“Take me back to where I’m from, where the air’s as thick as tobacco gum/Where I was born, where I was raised, on broken promises and glory days.”
So begins the first, eponymous single from BJ Barham’s solo debut, “Rockingham.” That “where I’m from” is Reidsville, North Carolina, in Rockingham County.
“Rockingham” was a labor of love for Barham, the lead singer of North Carolina alt-country group American Aquarium. Barham wrote the eight incredibly intimate songs after a tour in Europe that happened to coincide with the November 2015 Paris attacks. The resulting songs were all about the notion of home and what that means, but they didn’t feel fit for an American Aquarium release.
So Barham set up a PledgeMusic fund to see if fans would contribute to his first solo album. It worked— he raised 177 percent of his fundraising goal.
(Full disclosure: I received an advance copy of this album as a digital download for contributing to Barham’s PledgeMusic campaign before I was an employee of the Statesman. Eagerly awaiting the vinyl copy to come in the mail.)
While the songs aren’t autobiographical (save for one), you get the clear sense that Barham has lived (or has known people who have lived) many of the experiences of this album.
“Rockingham” is a short story collection, a set of snapshots, capturing a time and a place, reckoning with the past as a way to make sense of the future. That theme runs clear through to the album cover, a Polaroid of Barham’s young parents.
“This is the town that I spent the first 18 years of my life in, the town that the last seven generations of my family were born and raised in, the place that serves as the backdrop for the entire record,” Barham told Rolling Stone Country. “[‘Rockingham’ the song] is about running out of opportunity and coming to terms that you are never leaving the town you were born in. I’ve always found beauty and inspiration in the bleak and desperate side of the human condition. The thought of staring down the rest of your life and realizing you don’t have another move really struck a chord with me.”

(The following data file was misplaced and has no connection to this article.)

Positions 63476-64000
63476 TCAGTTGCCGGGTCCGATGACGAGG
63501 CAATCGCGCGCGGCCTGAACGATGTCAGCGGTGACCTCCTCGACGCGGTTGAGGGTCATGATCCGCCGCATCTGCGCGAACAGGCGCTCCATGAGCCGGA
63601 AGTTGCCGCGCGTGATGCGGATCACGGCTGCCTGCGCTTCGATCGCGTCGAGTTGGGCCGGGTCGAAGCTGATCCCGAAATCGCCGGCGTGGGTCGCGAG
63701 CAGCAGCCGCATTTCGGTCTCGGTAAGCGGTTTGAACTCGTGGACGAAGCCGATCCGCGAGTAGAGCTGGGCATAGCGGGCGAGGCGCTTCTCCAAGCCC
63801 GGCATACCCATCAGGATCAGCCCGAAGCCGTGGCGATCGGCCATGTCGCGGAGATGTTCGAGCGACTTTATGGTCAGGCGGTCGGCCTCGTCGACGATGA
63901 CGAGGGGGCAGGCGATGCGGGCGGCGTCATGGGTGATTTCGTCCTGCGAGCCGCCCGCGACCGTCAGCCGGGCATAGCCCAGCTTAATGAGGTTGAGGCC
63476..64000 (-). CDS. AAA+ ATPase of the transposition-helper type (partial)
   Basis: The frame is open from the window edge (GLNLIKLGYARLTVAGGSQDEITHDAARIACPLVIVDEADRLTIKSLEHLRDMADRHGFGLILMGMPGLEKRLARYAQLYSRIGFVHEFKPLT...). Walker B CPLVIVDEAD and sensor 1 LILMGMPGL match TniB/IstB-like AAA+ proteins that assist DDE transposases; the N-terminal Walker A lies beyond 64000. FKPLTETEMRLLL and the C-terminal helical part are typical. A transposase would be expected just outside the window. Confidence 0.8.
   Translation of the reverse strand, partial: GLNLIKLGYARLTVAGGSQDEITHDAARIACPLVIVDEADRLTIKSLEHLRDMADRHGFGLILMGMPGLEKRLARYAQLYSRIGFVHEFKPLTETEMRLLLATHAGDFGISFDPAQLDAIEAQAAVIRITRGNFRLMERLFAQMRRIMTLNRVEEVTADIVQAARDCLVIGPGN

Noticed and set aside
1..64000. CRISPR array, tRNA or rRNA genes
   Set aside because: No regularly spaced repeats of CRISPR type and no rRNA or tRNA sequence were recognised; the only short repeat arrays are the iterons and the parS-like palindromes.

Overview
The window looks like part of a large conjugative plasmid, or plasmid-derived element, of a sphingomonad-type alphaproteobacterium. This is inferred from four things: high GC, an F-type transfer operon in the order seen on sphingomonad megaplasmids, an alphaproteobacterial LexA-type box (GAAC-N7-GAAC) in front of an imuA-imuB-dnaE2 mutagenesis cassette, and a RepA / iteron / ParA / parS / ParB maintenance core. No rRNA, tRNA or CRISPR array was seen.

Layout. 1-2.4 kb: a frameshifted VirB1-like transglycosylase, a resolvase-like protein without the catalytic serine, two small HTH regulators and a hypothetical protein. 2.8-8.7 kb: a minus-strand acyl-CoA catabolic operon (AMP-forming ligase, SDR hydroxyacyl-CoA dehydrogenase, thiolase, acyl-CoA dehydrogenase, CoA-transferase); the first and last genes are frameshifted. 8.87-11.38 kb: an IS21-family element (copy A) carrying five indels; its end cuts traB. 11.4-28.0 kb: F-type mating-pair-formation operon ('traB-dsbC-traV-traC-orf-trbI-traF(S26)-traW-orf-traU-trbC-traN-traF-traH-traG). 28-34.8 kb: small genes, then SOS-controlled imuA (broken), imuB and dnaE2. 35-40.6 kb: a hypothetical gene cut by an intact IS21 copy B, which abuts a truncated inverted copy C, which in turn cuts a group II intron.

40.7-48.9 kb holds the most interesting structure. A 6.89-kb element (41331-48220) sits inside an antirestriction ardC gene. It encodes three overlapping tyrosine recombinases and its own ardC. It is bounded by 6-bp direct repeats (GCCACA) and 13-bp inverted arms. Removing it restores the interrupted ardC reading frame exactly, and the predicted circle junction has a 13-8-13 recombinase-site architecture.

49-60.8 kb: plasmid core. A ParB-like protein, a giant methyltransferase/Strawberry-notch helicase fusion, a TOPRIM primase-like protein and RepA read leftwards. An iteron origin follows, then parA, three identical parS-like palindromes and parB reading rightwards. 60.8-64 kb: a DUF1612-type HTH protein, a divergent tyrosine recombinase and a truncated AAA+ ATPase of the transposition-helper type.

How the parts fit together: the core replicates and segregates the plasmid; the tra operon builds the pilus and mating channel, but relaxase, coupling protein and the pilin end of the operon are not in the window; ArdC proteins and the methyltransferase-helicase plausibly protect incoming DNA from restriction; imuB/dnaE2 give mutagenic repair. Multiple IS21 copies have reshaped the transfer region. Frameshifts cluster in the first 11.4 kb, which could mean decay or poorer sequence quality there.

The eight acoustic songs on this album all find sad, tragic characters who are staring down the rest of their lives, from the tobacco farmer in “American Tobacco Company” to the widower in “The Unfortunate Kind” to the Bonnie-and-Clyde pairing of a farmer and his paramour in”O’ Lover.”
And while “Rockingham” features five original songs, it also includes three solo versions of previous American Aquarium songs that Barham wrote as well— “Road to Nowhere,” “Reidsville” and “Water in the Well.”
Taken altogether, this is Barham’s “Nebraska,” similar in both tone and theme. Especially on “O’ Lover,” which echoes that album’s “Atlantic City,” the characters presented here have nothing but bad choices and worse choices. Barham’s strong but rasping voice has been compared to Bruce Springsteen’s in the past, but never before has that comparison been more apt. His voice, a guitar and some minimal instrumentation is all you need to get a full sense of life in Reidsville and Rockingham County.
And as for that one autobiographical tune? That would be “Madeline,” where Barham addresses a fictional daughter with some of his own hard-earned wisdom, not unlike Sturgill Simpson’s “Keep It Between the Lines.”
One of those pieces of advice is “Never be ashamed of the fact that you are Southern.” That might as well be this album’s thesis statement—Growing up in a small Southern town and never quite being able to outrun where you’re from shapes you and forms you, for better or worse. But accepting that is the first step to being able to deal with it, so it seems Barham is saying.
“Rockingham” isn’t a completely uplifting listen, but its characters, and its notions of the South, stay with you. And it’s as perfect of a portrait of Southern life that you’ll find this year.
Rockingham is available in wide release on August 19.